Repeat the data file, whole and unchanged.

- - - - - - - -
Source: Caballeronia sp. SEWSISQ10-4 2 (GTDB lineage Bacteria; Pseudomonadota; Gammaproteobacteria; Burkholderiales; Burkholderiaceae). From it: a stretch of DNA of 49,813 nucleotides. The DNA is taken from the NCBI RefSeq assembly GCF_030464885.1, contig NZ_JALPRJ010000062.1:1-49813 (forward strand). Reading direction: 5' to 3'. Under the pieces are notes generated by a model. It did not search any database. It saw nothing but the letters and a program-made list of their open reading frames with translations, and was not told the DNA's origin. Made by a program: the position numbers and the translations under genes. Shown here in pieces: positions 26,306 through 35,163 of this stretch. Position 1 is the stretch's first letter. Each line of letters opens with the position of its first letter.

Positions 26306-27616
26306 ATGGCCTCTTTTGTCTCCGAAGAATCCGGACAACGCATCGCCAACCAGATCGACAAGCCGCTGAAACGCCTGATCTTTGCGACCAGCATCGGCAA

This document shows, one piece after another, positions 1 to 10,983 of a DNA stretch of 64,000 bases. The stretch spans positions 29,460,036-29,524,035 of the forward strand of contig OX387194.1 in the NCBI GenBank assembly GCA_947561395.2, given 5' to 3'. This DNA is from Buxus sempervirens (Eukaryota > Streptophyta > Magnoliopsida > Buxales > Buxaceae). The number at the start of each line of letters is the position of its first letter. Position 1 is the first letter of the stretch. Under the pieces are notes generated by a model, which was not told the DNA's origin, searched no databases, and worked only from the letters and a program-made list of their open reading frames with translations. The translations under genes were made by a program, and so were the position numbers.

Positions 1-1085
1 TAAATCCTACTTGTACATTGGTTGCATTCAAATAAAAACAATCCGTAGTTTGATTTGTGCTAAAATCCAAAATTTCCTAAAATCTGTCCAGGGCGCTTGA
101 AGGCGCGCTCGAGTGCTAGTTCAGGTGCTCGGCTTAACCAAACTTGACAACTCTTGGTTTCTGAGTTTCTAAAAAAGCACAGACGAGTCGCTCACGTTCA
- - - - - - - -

Source: Caballeronia sp. SEWSISQ10-4 2 (GTDB lineage Bacteria; Pseudomonadota; Gammaproteobacteria; Burkholderiales; Burkholderiaceae). From it: a stretch of DNA of 49,813 nucleotides. The DNA is taken from the NCBI RefSeq assembly GCF_030464885.1, contig NZ_JALPRJ010000062.1:1-49813 (forward strand). Reading direction: 5' to 3'. Under the pieces are notes generated by a model. It did not search any database. It saw nothing but the letters and a program-made list of their open reading frames with translations, and was not told the DNA's origin. Made by a program: the position numbers and the translations under genes. Shown here in pieces: positions 26,306 through 35,163 of this stretch. Position 1 is the stretch's first letter. Each line of letters opens with the position of its first letter.

Positions 26306-27616
26306 ATGGCCTCTTTTGTCTCCGAAGAATCCGGACAACGCATCGCCAACCAGATCGACAAGCCGCTGAAACGCCTGATCTTTGCGACCAGCATCGGCAA

This document shows, one piece after another, positions 1 to 10,983 of a DNA stretch of 64,000 bases. The stretch spans positions 29,460,036-29,524,035 of the forward strand of contig OX387194.1 in the NCBI GenBank assembly GCA_947561395.2, given 5' to 3'. This DNA is from Buxus sempervirens (Eukaryota > Streptophyta > Magnoliopsida > Buxales > Buxaceae). The number at the start of each line of letters is the position of its first letter. Position 1 is the first letter of the stretch. Under the pieces are notes generated by a model, which was not told the DNA's origin, searched no databases, and worked only from the letters and a program-made list of their open reading frames with translations. The translations under genes were made by a program, and so were the position numbers.

Positions 1-1085
1 TAAATCCTACTTGTACATTGGTTGCATTCAAATAAAAACAATCCGTAGTTTGATTTGTGCTAAAATCCAAAATTTCCTAAAATCTGTCCAGGGCGCTTGA
101 AGGCGCGCTCGAGTGCTAGTTCAGGTGCTCGGCTTAACCAAACTTGACAACTCTTGGTTTCTGAGTTTCTAAAAAAGCACAGACGAGTCGCTCACGTTCA